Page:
The difficult question is whether assuming arguendo the accuracy of the district court's individual determinations, these seven acts, consisting of three denials of promotions to technical positions in TEA, two rejections of applications for EWIB inspector jobs, and two failures to promote women to managerial status in TEA, could be held to amount to a pattern or practice of purposeful discrimination. Teamsters instructs that plaintiff's task was to "prove more than the mere occurrence of isolated or `accidental' or sporadic discriminatory acts"; rather she had to show that discrimination "was the company's standard operating procedure — the regular rather than the unusual practice." 431 U.S. at 336, 97 S.Ct. at 1855 (footnote omitted). The Court set out Senator Humphrey's explanation:
[A] pattern or practice would be present only where the denial of rights consists of something more than an isolated, sporadic incident, but is repeated, routine, or of a generalized nature. There would be a pattern or practice if, for example, a number of companies or persons in the same industry or line of business discriminated, if a chain of motels or restaurants practiced racial discrimination throughout all or a significant part of its system, or if a company repeatedly and regularly engaged in acts prohibited by the statute.
* * * * * *
The point is that single, insignificant, isolated acts of discrimination by a single business would not justify a finding of a pattern or practice . . . .
Id. at 336 n. 16, 97 S.Ct. at 1855 n. 16. Later in its opinion, the Court observed that an employer could rebut a prima facie showing of a pattern or practice by demonstrating that "during the period it is alleged to have pursued a discriminatory policy it made too few employment decisions to justify the inference that it had engaged in a regular practice of discrimination." 431 U.S. at 360, 97 S.Ct. at 1867 (footnote omitted).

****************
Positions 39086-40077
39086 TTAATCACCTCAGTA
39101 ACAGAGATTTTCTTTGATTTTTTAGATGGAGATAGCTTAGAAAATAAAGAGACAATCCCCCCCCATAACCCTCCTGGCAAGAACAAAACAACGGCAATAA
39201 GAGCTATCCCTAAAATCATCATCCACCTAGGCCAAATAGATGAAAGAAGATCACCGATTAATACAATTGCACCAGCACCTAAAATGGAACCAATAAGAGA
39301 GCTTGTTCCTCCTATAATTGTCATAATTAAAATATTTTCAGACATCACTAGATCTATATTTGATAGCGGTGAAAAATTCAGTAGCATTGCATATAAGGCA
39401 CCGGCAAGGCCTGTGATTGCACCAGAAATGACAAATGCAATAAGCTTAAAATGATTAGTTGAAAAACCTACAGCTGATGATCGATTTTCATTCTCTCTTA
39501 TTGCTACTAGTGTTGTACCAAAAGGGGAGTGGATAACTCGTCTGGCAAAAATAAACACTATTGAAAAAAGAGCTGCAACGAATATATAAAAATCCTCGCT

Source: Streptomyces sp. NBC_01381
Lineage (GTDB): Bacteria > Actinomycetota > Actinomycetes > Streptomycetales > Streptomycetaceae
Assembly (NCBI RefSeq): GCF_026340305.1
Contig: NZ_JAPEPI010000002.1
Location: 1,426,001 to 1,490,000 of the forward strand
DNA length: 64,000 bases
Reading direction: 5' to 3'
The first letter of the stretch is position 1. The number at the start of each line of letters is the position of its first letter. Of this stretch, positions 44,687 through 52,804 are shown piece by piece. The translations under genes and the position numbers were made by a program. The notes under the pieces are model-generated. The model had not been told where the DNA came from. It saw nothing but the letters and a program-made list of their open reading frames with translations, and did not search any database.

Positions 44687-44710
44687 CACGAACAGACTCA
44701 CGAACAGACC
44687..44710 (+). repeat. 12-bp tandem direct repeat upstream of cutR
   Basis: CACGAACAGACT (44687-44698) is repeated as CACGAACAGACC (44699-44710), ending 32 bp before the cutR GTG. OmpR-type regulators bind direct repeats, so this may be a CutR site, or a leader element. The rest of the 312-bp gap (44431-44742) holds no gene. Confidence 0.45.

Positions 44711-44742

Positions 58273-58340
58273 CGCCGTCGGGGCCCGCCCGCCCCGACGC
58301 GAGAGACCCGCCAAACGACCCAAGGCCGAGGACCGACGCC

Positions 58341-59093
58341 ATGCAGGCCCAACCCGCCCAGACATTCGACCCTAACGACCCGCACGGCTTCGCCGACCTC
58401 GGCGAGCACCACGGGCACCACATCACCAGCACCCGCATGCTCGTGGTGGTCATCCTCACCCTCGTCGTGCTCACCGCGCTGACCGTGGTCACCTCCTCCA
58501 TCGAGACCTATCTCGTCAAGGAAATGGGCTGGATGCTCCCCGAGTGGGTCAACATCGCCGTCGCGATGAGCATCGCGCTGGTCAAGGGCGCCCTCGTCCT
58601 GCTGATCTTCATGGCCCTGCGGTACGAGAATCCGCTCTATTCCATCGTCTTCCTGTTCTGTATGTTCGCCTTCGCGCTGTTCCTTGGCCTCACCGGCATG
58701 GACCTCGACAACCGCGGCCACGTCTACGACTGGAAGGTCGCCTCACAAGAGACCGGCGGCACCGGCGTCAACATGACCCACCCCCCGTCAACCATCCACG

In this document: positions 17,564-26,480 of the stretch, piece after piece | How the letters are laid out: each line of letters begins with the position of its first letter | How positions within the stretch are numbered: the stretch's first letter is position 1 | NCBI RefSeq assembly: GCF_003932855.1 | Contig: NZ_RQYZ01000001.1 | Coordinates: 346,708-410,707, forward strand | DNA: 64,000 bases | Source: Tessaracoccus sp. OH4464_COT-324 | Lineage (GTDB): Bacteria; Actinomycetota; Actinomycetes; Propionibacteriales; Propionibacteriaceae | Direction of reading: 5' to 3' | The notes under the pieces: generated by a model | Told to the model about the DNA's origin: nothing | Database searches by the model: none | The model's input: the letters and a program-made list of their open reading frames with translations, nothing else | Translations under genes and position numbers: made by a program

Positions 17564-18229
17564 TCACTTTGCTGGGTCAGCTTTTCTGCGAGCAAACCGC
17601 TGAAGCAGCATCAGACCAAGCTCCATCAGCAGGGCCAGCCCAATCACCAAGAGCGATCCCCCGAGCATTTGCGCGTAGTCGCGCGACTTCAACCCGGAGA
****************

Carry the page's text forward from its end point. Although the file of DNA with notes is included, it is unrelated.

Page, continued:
On the evidence before us it could not seriously be maintained that ERA practiced sex-based discrimination across the board during the period of its potential liability; within TEA, women generally have been promoted to technical positions on an equal basis with men. This fact stamps as "isolated" the three discriminatory decisions which denied promotions to technical positions in TEA. What remains are the questions whether plaintiff has met her burden of persuasion in asserting a regular practice of discrimination in appointments to inspector positions in EWIB, and to managerial posts in TEA. As for the inspector positions, plaintiff's evidence consists solely of two applications by class members for the job of EWIB inspector, both of which the district court found were denied due to the applicants' sex. In one of these instances, the woman applied for a position in the Detroit office and the application was sent to New York for review, the only time this practice had ever been followed. In the other case, the director of EWIB admitted that sex was the reason for rejection.